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Let's Dig Into Gossip

Workplace gossip is rampant. So let’s take a moment to dig into gossip and see what it’s made of.

This summer I will re-run some of our most popular topics. There are timeless principles that are worth bringing to the forefront. This one is great to keep conflict at bay in your workplace.

Gossip is something I’ve been dealing with from all sides these past few weeks. Workplace gossip is rampant. So let’s take a moment to dig into gossip and see what it’s made of.

Gossip is always negative. If you’re talking trash about someone behind their back to someone else, you’re gossiping. On the other hand, if you’re speaking positively or highly of someone and they’re not present, you’re praising. However, in all honesty, praise is likely not occurring in environments that are rampant with gossip. There’s a connection here, but I will address that in another article.

Is there a difference between gossip and venting? In my opinion, no. The term ‘venting’ is generally used to describe blowing off steam when difficult emotions are running high. The problem is that most people ‘vent’ about someone to someone else. That’s gossip. Now your issue is off your chest but onto someone else’s, and the person that you gossiped about is still unaware of the specific issue they caused you to vent about in the first place. Venting to the wrong person is just blowing hot air. Why not tackle the issue itself? Vent to the person you’re upset with. Hit it straight on and put it to rest immediately.

If we can break it down into a few simple points, gossip is always negative and discussed in absence of the person that it concerns; venting, while temporarily gratifying, is no more efficient. Addressing the person responsible for the issue at hand is ideal. That’s what I call challenging conversation or feedback.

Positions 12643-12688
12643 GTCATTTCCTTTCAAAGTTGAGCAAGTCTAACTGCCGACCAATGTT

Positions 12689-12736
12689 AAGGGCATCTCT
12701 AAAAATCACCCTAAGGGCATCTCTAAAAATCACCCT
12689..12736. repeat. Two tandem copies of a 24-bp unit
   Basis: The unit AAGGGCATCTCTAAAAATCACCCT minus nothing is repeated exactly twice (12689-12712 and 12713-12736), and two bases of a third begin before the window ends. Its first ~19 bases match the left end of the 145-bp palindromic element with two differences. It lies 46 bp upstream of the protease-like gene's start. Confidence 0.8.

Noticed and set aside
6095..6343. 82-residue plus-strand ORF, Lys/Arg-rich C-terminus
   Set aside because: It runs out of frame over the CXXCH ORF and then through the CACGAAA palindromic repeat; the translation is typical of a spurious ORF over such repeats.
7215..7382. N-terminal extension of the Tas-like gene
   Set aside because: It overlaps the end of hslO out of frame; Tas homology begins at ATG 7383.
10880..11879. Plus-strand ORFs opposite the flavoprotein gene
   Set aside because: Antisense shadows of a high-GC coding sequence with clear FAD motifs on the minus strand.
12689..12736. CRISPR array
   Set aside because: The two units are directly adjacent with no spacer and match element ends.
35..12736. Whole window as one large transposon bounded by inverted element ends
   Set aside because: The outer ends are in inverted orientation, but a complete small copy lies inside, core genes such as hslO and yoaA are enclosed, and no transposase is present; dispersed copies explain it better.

Through my work as a conflict resolution facilitator, I often have conversations about gossip which have made me realize that sometimes people even gossip about others who have caused no issue or negativity at all. Sometimes gossipers are just envious. Don’t get hooked into it.

If you gossip, the people you’re speaking to will wonder what you’re going to say about them when they’re not around. In effect, you set yourself up to be mistrusted.

One quick way to ensure that you’re not gossiping is to always speak about people as if they were in the room or included in the conversation.

Why do people gossip? People are just not courageous enough to have the right conversations with the right people to make sure that they aren’t gossiping.

The solution is to practice. Practice on me. Practice on big people—that is, people who are mature enough to have an adult conversation. Practice your skills by asking the other person permission to have a real, honest conversation with them. You’ll make mistakes, but you’ll learn from them too. You can always tell someone that you’re not sure how to talk about the subject in the best way possible, but that you didn’t want to gossip about them by telling someone else.

Another, faster solution is to reach out for help. This will help you rid yourself of fear so you can stand up with integrity and have challenging conversations in a good way. You may have some cleaning up to do, but there’s no better way than to have a process facilitated for you so that you and those you’re tempted to gossip or vent about, can create something healthy and new!

Remember your greatest leadership day is with Penny Tremblay.


About the Author: Penny Tremblay

Serving Northern Ontario, professional development, training, coaching and keynote speaking engagements.
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